Sharp chest pain has become one of the most common health problems faced by people these days. The causes need not always be related to the cardiovascular system.
Chronic chest pain is one of the most scaring symptom a person can have, as it is usually considered to be a signal for a heart attack. Fortunately, sometimes, an acute chest pain may not be related to any kind of heart problem. At times, even the doctors are unable to identify the actual causes of sharp chest pain and whether they are life threatening or not. The causes of chronic or acute chest pain may originate from any part of the body, like lungs, esophagus, stomach, muscles, bone, or skin due to complex nerve distribution in the body.
❑ Heart attack causes a pressure or crushing pain in the chest that may last for a few minutes. The pain may also get distributed to the back, neck, jaw, shoulders, and arms -- especially the left arm. Its symptoms may include shortness of breath, sweating, dizziness, and nausea along with the chest pain.
❑ Angina causes pressure or tightness in the chest that may last for more than a few minutes. It occurs due to physical or emotional stress that leads to restricted flow of blood to the heart.
❑ Inflammation of the sac around the heart, known as pericarditis, leads to sharp, piercing, and acute chest pain. The person may also feel sick and suffer from fever.
❑ Aortic dissection is another cause for sharp chest pain, where the inner layers of the main artery (aorta) separate, forcing blood in between them. It causes a sudden and tearing chest and back pain.
❑ Coronary artery spasm causes extreme chest discomfort as the arteries supplying blood to the heart suffer a spasm by temporarily ceasing the blood flow to the heart.
❑ Heartburn is a non-cardiac cause of sharp chest pain. It is a painful burning sensation that occurs behind the sternum accompanied by a sour taste and a feeling of regurgitation (food re-entering the mouth). It usually happens after a meal and can also last for few hours.
❑ Panic attack can be another reason for acute chest pain accompanied by palpitations, hyperventilation, profuse sweating, and shortness of breath.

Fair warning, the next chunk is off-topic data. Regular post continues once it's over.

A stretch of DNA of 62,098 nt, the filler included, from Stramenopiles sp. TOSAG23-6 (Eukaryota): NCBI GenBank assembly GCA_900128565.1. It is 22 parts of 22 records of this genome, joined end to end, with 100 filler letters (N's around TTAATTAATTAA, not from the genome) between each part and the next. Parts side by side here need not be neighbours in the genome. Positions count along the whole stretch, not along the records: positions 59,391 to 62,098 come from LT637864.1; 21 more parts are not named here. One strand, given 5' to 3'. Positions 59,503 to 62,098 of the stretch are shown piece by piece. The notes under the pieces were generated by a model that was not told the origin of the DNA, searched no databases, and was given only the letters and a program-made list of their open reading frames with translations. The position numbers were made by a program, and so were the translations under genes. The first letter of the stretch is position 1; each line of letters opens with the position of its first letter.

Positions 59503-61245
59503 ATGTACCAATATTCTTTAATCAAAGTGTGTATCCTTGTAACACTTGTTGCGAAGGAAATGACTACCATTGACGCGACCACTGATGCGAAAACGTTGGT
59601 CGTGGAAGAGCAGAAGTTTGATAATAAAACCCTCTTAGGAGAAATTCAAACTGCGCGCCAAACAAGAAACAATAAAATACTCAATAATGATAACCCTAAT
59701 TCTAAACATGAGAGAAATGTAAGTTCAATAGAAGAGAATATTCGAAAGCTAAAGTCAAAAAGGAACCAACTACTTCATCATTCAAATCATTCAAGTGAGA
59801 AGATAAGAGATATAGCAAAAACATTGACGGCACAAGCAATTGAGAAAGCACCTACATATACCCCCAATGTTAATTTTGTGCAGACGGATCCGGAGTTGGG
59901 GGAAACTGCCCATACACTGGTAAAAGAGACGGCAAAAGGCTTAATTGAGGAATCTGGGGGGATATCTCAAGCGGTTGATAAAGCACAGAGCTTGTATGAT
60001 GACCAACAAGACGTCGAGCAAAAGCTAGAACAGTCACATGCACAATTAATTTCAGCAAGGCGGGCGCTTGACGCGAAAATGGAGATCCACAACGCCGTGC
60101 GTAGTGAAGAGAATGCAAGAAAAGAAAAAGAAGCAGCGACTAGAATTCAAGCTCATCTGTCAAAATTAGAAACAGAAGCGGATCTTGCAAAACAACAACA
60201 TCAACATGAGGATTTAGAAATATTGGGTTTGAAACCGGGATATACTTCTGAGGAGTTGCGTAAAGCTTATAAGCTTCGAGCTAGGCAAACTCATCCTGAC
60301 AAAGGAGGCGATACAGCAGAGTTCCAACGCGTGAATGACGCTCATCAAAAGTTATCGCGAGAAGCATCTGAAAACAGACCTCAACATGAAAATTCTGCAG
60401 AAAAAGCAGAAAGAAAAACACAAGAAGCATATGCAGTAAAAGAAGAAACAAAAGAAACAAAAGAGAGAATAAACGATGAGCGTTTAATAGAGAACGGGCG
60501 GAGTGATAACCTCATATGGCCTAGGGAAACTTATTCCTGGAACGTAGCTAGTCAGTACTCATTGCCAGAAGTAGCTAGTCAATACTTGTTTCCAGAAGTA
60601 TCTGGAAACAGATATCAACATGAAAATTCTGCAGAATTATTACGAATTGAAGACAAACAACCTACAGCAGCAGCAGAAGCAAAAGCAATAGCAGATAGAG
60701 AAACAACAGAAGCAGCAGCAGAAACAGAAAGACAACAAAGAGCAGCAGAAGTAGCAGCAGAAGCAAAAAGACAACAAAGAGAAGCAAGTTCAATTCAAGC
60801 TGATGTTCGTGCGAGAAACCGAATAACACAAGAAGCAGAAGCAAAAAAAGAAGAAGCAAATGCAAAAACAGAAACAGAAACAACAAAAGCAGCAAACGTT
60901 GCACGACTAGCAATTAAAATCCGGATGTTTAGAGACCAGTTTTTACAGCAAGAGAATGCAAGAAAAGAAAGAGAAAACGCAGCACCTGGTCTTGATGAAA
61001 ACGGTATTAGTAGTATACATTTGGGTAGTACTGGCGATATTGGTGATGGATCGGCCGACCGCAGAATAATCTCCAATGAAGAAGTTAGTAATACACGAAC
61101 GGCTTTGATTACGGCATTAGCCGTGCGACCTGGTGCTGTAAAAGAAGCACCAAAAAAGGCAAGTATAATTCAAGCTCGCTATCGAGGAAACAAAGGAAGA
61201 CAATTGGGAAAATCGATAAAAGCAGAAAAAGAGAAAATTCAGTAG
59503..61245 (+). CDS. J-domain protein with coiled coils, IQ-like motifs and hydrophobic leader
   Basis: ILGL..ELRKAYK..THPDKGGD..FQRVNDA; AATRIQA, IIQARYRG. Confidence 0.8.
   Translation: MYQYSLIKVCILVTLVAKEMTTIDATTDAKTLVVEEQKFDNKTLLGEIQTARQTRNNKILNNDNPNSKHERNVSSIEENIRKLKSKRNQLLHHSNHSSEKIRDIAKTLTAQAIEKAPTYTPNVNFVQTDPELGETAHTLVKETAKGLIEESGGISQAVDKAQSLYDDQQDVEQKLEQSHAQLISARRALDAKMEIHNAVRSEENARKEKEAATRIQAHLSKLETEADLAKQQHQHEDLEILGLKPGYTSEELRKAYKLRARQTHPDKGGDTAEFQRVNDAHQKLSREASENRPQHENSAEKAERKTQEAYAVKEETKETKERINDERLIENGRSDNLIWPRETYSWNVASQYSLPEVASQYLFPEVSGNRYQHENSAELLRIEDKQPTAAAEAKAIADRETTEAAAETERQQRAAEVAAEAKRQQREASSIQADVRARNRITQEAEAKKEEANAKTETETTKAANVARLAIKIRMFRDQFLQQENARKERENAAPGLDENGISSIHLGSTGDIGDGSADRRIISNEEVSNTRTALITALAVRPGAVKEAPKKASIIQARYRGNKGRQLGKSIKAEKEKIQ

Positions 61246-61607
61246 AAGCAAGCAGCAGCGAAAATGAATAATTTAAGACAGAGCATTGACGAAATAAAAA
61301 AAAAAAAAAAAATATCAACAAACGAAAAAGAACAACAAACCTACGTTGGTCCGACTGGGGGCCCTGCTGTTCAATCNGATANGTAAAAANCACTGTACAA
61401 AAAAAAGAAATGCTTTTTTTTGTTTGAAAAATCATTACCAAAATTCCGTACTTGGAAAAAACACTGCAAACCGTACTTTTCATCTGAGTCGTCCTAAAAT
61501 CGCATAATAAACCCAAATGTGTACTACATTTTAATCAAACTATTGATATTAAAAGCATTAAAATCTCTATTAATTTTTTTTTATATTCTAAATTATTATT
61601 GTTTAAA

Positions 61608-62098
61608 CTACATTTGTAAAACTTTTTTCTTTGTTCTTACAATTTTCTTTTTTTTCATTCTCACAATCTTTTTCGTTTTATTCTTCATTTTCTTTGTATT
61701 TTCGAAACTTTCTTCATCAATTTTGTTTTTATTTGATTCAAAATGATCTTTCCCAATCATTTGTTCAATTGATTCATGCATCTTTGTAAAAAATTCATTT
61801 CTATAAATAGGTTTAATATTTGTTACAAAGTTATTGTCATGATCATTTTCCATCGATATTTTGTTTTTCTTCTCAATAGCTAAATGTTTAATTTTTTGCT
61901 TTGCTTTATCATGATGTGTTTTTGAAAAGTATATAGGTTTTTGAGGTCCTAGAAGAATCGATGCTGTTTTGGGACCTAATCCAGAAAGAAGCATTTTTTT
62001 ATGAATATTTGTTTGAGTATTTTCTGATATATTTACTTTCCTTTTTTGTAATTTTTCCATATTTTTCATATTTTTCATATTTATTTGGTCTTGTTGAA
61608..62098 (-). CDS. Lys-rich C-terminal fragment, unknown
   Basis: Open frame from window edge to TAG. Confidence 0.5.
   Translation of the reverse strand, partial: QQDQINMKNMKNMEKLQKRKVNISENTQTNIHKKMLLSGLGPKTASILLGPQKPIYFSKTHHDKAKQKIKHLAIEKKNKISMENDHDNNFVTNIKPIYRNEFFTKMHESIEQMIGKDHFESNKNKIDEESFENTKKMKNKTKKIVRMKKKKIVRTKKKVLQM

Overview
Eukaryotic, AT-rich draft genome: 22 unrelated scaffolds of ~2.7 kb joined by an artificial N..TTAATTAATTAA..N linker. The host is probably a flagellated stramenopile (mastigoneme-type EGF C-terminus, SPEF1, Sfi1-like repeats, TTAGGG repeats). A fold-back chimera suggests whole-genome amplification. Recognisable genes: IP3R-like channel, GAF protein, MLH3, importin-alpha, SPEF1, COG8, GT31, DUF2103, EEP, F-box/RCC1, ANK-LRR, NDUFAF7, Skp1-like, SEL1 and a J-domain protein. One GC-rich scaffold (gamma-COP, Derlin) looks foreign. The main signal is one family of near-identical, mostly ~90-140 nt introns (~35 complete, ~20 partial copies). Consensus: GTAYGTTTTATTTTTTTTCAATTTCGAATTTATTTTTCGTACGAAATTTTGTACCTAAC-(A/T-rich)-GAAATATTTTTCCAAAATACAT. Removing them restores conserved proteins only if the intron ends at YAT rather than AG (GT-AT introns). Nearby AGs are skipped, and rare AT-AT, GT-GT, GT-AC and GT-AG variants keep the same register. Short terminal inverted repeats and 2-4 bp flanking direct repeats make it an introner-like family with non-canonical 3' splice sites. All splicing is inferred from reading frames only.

❑ Pleurisy is an inflammation of the membrane that lines the chest cavity. It causes severe chest pain that becomes worse, especially, when the person inhales or coughs.
❑ Costochondritis is a condition, where the cartilage of the ribcage becomes inflamed. It causes sudden and severe chest pain, and the person may also assume that he is having a heart attack.
❑ Achalasia is a swallowing disorder in which the lower esophagus valve doesn't open properly, hence not permitting the food to enter the stomach. As a result, the food backs up into the esophagus, which inadvertently causes chest pain.
❑ It is when the pulmonary artery suffers a blood clot that the blood flow through the lung is hampered. This condition is known as Pulmonary Embolism.
❑ Chest pain may also be caused due to a condition referred to as collapsed lung. The chest pain is characterized by being fulminant in nature, escalating the discomfort, when it stretches for a considerable patch of time. This condition occurs, when air occupies all the space existing between ribs and the lung, thereby leading the lung to partially, or completely collapse. Also known as Pneumothorax, this medical emergency occurs due to the chest wall suffering an injury.
❑ Pulmonary hypertension may also produce chest pain. When the arteries transfuse blood to the lungs bearing the tension of high blood pressure, severe chest pain would be the result.
❑ Shingles is a disorder caused by the chickenpox virus, showing symptoms, like sharp chest pain and a band of blisters from the back around the chest wall.
❑ Gallbladder, or pancreas problems can be another cause, including symptoms, like acute abdominal pain that radiates to the chest.
Sore muscles, esophageal spasms, injured ribs, or pinching nerves are some other causes of chronic or acute chest pain. If you ever experience any kind of acute pain, crushing, squeezing, or pressure in your chest that lasts for more than a few minutes and slowly deviate to your neck, shoulder or arms, don't ignore it, and seek necessary medical help.
: The article published herein, is meant to accomplish pedagogical purposes only. The recommendations mentioned hereby may not be generically applicable. The information, by no means, intends to supplant the diagnosis and advice imparted by the medical practitioner.